Kilauea Volcano’s Fiery Show on Hawaii’s Big Island.
Halemaumau Crater is home to Madame Pele, the Hawaiian goddess of fire who both destroys and adds new land and life to the Hawaiian Islands!
the helicopter overflight on June 18, crews captured this image of the
growing Halemaumau Crater viewed to the southeast. With HAVO and Thomas
A. Jaggar Museum sitting on the caldera rim (right side, middle where
the road bends to the left), it is easier to comprehend the scale of
subsidence at the summit. Photo Credit: USGS
It’s hard to wrap your
mind around how something that can be as destructive and disruptive as a
molten lava flow actually paves the way for new life. Volcanologists
are still discovering new aspects of this dramatic phenomenon. Yet,
Hawaiians have long believed that this activity is at the hands of
Madame Pele, Hawaii’s goddess of fire and volcanoes.
"Madame Pele" Hawaii goddess of fire and volcanoes and the creator of the Hawaiian Islands
Visitors admiring a restored Herb Kane mural at the old Jaggar Museum, which has since closed.
Photo Credit: U.S. National Park Service
The Island of Hawaii
is home to five volcanoes -- Maunakea, Kohala, Hualalai, Mauna Loa, and
Kilauea. Hawaiian mythology contends that Pele dwells at the latter’s
lava lake of Halemaumau Crater. All volcanic eruptions are attributed to
Pele’s yearning for her true love. Her intense passion, wicked temper,
and ferocious power continue to play out in dramatic form.
Viewing The Eruption
While many park sites are closed, others are more spectacular than ever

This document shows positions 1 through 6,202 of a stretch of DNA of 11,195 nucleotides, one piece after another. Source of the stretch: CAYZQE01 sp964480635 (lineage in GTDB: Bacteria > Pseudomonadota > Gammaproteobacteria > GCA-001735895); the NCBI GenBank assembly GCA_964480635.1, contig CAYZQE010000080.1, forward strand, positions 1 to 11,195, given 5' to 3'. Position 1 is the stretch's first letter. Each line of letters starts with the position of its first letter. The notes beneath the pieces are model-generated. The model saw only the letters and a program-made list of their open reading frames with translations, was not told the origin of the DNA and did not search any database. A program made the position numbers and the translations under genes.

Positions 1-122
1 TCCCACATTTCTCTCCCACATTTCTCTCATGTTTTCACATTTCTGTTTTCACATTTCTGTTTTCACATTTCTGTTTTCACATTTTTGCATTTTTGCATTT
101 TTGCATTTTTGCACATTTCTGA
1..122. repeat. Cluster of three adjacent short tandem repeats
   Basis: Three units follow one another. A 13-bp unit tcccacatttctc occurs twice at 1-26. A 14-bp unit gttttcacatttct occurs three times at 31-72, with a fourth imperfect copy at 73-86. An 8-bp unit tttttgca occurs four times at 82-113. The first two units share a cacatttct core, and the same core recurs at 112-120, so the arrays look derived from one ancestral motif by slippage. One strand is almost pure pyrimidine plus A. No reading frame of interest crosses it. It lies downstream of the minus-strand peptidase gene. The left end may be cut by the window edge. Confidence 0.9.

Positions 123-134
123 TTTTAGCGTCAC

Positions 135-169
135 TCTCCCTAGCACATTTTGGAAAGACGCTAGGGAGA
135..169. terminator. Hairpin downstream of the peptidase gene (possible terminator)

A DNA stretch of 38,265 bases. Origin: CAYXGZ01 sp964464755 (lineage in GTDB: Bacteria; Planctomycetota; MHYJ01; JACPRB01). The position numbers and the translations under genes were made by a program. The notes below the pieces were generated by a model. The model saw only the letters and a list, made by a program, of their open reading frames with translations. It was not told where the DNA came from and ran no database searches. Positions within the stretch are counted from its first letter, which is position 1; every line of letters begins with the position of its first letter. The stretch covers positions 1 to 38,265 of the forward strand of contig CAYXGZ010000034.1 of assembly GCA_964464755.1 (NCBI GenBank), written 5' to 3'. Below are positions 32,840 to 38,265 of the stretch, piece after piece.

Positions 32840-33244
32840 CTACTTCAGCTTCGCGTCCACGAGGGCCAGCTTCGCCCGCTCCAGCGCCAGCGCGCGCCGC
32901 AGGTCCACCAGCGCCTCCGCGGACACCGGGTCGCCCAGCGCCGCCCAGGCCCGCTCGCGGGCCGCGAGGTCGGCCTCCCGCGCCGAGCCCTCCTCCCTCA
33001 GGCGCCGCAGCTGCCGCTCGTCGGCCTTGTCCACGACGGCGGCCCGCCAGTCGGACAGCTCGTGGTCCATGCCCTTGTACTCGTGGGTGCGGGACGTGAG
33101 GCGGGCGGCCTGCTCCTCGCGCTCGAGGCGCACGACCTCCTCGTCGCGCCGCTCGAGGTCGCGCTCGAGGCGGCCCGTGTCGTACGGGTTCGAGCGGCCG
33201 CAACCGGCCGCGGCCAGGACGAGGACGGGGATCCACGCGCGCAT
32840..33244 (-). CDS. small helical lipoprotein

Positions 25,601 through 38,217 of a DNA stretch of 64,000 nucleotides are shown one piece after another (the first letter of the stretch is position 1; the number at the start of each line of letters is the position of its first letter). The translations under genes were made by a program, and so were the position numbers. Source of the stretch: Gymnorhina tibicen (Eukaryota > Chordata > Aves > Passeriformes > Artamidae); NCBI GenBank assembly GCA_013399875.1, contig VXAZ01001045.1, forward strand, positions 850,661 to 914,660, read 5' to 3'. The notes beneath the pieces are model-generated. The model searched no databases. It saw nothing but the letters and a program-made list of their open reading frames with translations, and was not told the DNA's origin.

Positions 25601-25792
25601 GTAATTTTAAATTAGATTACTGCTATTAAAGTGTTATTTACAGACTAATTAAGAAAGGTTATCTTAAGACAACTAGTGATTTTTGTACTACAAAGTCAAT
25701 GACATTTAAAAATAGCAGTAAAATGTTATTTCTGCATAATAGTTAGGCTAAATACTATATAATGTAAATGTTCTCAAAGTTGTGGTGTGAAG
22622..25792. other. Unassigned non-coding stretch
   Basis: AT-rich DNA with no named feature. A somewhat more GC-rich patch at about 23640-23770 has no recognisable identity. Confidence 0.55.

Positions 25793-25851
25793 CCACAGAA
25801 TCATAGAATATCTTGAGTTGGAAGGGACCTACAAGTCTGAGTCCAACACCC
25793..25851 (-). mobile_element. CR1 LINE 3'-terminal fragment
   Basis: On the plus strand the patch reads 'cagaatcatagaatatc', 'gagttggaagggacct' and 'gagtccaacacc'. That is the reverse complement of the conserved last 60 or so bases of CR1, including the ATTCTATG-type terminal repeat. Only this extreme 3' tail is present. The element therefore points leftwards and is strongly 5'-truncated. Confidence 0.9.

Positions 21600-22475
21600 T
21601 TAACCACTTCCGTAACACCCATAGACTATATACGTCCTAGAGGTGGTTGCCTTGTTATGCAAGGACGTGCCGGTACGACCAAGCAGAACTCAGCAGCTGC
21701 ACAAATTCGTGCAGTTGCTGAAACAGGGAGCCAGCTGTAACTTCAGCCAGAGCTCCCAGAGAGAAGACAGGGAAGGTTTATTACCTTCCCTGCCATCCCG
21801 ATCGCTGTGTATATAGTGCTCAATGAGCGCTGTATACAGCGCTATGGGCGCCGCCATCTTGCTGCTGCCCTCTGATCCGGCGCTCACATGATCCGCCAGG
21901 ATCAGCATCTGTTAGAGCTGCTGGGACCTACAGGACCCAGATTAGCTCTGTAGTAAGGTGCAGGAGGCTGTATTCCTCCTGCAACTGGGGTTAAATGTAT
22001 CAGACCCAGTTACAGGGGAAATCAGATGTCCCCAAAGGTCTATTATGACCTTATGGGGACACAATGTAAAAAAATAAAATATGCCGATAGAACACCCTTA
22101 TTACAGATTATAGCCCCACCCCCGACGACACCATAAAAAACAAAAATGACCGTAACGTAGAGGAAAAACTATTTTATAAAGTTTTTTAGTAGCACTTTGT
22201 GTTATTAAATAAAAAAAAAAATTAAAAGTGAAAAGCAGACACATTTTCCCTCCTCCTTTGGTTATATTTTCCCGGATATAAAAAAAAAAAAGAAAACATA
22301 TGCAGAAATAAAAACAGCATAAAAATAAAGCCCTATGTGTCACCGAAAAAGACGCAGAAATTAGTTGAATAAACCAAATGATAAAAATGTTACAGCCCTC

Fissure 8 lava fountain of the lower East Rift Zone. Photo Credit: USGS
Kilauea continues to shake the ground and blast ash from its
ever-changing summit crater, parts of Hawaii Volcanoes National Park
remain closed, including the popular Thomas A. Jaggar Museum which is
located near the rim of the Halemaumau Crater and overlooks Kilauea
National Park Service rangers continue to offer complimentary programs
at HAVO’s Kahuku Unit, Mokupapapa Discovery Center and Prince Kuhio
Plaza in Hilo, the Volcano Art Center’s Niaulani Campus in Volcano
Village, the Port of Hilo, and Hilo International Airport (ITO).
Wednesday through Sunday from 9am-3pm, HAVO’s Kahuku Unit offers such
programs as Ike Hana Noeau Hawaiian Cultural Practice Sessions,
Orientation Talks, and Paths/Trails Guided Hikes.
Some of the best viewing options are with professional tour guides.
Enjoy awesome views via air, ground, and ocean tours.
hasn’t put on a show like this since 1983. This might be a
once-in-a-lifetime occurrence. Check out the Instagram feeds for Paradise Helicopters, Epic Lava and Lava Ocean Tours for some spectacular videos and images of the most recent activity.
doesn’t show any signs of slowing down, but Pele is unpredictable. The
eruption is an ongoing phenomenon that’s lasted 30 years. It’s one of
the most active volcanoes in the world. However, the lava flows can come
to a stop just as quickly as they started.
You can thank Madame Pele for having a hand in creating our Hawaiian Isles Kona Coffees!
porous, mineral-rich volcanic soil, perfect latitude, altitude and
perfect climate/weather conditions on the Big Island of Hawaii all
combine to create the perfect environment to grow everything from
macadamia nuts to vanilla and chocolate. But it’s especially ideal for
growing the world’s best coffee.
Recovery efforts for those affected
the same time new land is created, houses, neighborhoods, and even
scenic bays have been lost to the current flow of lava. This
unpredictability of Madame Pele is something that many residents of the
area surrounding Kilauea know they have no control over. While this is
the nature of living near an active volcano, it’s also in our nature as a
community to kokua (help) those in need.
The Hawaii Community Foundation has established a Volcano Recovery Fund to assist with recovery efforts in support of Hawaii Island communities affected by the Kilauea volcano eruption. Visit the Hawaii Community Foundation for more details.